The following is adapted from F*ck the Glass Ceiling: Start at the Top (and Stay There) as a Feminine Entrepreneur.
Just like it’s impossible to sustain a whole house being perfectly clean and organized while occupying it, achieving perfection in a company is also impossible. You’ll never, ever have all the plates spinning at the same time, and you never get to tie a neat little bow around it all.
Logically, you probably know this already, but subconsciously and emotionally, you might still have the self-imposed condition called being a perfectionist.
Of course, there is an expectation placed on all leaders to convince our followers to strive for perfection. We’re tasked with holding the vision of the perfect world and then asking people to translate it into reality by inspiring excellence. Yet, in these environments, people can easily be demoralized by their many imperfections.
As a leader, you need to set up your people to win. To do this, you need to understand the nature of perfection and how it should be approached in the workplace.
#1: Perfection and Failure Go Hand in Hand
For my perfectionist parents, effort was not enough. An impeccable outcome mattered more. They set the bar extraordinarily high, from how to perform chores to how I was supposed to speak to them. A psychologist might say they were compensating to prove they were “enough.” Through learning and association, so too did their offspring.
For many, perfectionism means failure isn’t tolerated. The result is that people strive not to make mistakes, rather than going for perfection as an ideal. Because of my upbringing, though, a paradoxical ability to strive for perfection while failing has become second nature. (The latest term for this, I’ve heard, is failing forward.)
My willingness to fail as the company’s owner, while welcoming others’ so-called mistakes, has created a robust framework for people to achieve outstanding outcomes around me.
#2: Pursuing Perfect Moments is Better Than Seeking Perfection
Imagine the bride and groom who meticulously design, schedule, and organize the food, drinks, flowers, music, and table settings. But they forget to tell the cake maker there was a change in the time of the wedding months ago, so there’s not a cake. That’s not perfect.
Then the reception starts, the music plays, the ecstatic bride and groom walk in, people cheer, everyone raises a glass, and ahhh. The anxiety transforms into one of those absolutely perfect moments.
I recommend experiencing perfection by enjoying the perfect moments of daily life in your business. It can look like a celebration that makes your team belly laugh, the ringing of a bell when the client gives the team a high score, a beautiful acknowledgment of an employee, staging trivia contests at staff meetings, and so forth.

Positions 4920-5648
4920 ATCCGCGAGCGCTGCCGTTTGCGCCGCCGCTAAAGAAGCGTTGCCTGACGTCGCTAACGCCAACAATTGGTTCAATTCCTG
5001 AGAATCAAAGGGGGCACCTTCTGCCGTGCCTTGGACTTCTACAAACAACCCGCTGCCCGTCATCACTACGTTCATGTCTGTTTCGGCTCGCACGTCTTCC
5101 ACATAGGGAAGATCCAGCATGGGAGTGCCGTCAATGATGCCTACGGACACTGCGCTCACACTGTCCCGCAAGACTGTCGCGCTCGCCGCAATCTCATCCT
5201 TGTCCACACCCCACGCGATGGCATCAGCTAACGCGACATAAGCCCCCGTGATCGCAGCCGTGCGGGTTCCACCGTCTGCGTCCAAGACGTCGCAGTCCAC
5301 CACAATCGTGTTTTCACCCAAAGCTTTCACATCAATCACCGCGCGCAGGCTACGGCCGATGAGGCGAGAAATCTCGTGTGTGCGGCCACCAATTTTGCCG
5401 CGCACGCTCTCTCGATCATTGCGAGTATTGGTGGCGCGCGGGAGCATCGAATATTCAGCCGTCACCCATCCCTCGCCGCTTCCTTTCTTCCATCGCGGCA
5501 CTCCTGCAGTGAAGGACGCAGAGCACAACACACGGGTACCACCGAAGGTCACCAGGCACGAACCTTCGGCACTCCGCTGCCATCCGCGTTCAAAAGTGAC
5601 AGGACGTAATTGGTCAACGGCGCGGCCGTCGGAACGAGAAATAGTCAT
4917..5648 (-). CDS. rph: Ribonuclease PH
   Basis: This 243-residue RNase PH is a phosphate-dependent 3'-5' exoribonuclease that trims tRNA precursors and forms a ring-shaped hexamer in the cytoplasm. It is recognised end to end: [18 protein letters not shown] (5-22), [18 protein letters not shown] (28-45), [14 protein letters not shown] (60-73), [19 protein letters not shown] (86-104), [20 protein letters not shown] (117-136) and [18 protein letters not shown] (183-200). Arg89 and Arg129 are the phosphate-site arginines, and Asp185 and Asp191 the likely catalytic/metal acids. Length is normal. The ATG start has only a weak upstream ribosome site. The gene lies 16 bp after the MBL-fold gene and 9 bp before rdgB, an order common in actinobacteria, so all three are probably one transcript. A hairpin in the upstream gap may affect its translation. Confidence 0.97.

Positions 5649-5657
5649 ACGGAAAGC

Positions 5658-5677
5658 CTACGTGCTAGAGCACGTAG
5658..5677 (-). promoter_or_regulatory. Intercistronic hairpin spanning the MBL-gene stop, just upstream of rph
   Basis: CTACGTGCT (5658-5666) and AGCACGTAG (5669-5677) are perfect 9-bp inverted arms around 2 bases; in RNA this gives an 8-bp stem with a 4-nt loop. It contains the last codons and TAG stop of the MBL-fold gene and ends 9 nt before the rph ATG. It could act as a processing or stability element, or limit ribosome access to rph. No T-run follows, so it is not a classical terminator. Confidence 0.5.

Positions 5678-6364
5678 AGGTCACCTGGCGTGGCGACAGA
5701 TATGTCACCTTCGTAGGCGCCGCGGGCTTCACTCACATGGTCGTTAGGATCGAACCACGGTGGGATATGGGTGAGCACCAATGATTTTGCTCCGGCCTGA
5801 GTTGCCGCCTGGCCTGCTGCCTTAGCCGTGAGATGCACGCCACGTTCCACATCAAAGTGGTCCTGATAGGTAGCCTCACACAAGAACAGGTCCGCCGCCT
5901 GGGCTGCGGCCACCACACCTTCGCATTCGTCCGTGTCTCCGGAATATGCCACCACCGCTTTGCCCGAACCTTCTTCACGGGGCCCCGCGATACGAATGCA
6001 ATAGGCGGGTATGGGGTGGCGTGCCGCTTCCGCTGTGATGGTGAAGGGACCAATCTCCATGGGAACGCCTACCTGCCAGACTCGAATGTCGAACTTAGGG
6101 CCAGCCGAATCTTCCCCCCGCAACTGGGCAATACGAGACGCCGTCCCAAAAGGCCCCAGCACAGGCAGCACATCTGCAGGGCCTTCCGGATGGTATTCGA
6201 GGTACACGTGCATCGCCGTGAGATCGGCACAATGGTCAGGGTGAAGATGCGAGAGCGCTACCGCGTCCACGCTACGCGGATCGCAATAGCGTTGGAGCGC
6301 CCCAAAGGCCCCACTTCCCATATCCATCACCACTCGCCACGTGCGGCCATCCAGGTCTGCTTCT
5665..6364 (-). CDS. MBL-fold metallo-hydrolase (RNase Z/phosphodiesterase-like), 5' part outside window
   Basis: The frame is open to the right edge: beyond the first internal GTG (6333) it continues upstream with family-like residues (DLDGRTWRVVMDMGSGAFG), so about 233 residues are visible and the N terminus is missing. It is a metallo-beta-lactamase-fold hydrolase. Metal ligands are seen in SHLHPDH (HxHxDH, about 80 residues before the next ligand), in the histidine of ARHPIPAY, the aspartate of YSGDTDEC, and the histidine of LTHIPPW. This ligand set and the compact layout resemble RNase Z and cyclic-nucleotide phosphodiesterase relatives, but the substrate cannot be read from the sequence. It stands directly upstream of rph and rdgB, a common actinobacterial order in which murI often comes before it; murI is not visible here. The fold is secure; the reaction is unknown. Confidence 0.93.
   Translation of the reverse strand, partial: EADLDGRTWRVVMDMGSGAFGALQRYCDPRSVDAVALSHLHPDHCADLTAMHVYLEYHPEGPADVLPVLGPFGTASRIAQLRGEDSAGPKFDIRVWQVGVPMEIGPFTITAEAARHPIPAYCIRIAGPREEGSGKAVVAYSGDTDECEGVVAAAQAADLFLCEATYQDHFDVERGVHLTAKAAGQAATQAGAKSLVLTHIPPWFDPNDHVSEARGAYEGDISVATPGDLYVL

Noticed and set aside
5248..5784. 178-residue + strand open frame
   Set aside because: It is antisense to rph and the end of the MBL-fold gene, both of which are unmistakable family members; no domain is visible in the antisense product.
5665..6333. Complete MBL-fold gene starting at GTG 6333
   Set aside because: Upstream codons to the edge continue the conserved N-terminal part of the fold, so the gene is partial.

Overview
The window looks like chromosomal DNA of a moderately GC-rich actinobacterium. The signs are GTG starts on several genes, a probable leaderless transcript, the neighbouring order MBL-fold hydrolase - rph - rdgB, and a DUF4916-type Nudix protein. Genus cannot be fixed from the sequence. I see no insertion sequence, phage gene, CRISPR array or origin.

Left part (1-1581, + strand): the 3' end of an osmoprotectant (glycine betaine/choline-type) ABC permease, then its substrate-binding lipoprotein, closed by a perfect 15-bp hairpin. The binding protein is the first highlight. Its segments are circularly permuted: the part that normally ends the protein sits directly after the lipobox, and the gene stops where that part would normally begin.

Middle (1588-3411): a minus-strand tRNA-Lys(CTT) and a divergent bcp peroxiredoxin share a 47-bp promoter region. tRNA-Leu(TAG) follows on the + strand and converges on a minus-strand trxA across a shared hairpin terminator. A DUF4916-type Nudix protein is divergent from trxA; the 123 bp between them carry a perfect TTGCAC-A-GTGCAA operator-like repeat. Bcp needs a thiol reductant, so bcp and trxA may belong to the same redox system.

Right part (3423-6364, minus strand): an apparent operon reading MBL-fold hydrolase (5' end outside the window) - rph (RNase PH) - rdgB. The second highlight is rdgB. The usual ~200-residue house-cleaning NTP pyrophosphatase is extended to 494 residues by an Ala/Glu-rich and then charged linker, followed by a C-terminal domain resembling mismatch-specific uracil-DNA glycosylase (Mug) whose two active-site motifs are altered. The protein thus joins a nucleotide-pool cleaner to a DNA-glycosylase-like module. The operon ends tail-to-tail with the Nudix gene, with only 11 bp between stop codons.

If you focus only on what is not perfect, you will overlook the perfect moments surrounding you.
#3: Perfection Isn’t About Our Subjective Standards
Perfection isn’t about our subjective standards but an ideal installed by infinite intelligence. Said another way, instead of demanding perfection in the small, day-to-day tasks of work, you should strive to fulfill your higher purpose.
We love to observe flawlessness in various forms of human endeavor, whether the perfect execution of a Hail Mary pass in the last ten seconds of the football game or the goosebumps from hearing an opera singer perfectly hit a note. In business, expecting this type of flawlessness can be the enemy of productivity—the showstopper, the deadline destroyer, or the project killer.
To get through the messy process of meeting a goal that your team took a stand for achieving, it’s up to you to provide the connection to the higher purpose. Inspiring your team with the wisdom that they’re building a cathedral instead of just laying bricks gives your organization that connection.
#4: Seeing Perfection Expands Consciousness, While Perfectionism Contracts Consciousness
Around perfectionists, nothing you ever do feels like it’s good enough. It’s enough to make people walk around wound up tighter than eight-day clocks in a company or a household. The pursuit of perfection doesn’t have to be that way.
As an adult, I was fortunate to have two separate mentors who taught me to see perfection. Instead of trying to make the world and the people around me fit into what I defined as perfect, I learned to see how what existed was perfect as it was.
Seeing the perfection in everyone and everything is one way for you to see what’s possible and have them see it too, especially during pressure situations. When you see perfection in what is, you expand your consciousness.
Perfection is a Journey, Not a Destination
Perfectionism is a delicate dance. You must consciously strive for the perfect while understanding that you will never achieve it. In this way, perfection is a journey, not a destination.
By loosening your hold on perfectionism and learning to see and appreciate the perfect around you, you can inspire your team to grow and strive for more without being discouraged by imperfections.
For more advice on perfectionism, you can find F*ck the Glass Ceiling on Amazon.
Mandy Cavanaugh’s passion for leadership, entrepreneurship, and helping people thrive has fueled her roles as CEO, consultant, and facilitator. Her businesses have spanned global lodging logistics, land development, manufacturing, corporate leadership seminars, and turnaround consulting. Mandy succeeds in highly competitive environments by connecting each of her team members to their best future self. She holds various coaching certifications and has conducted seminars on high performance, authentic success, conscious language, imagination activation, conflict resolution, corporate soul retrieval, CEO-ship for start-ups, sales, team building, and wealth wisdom for women.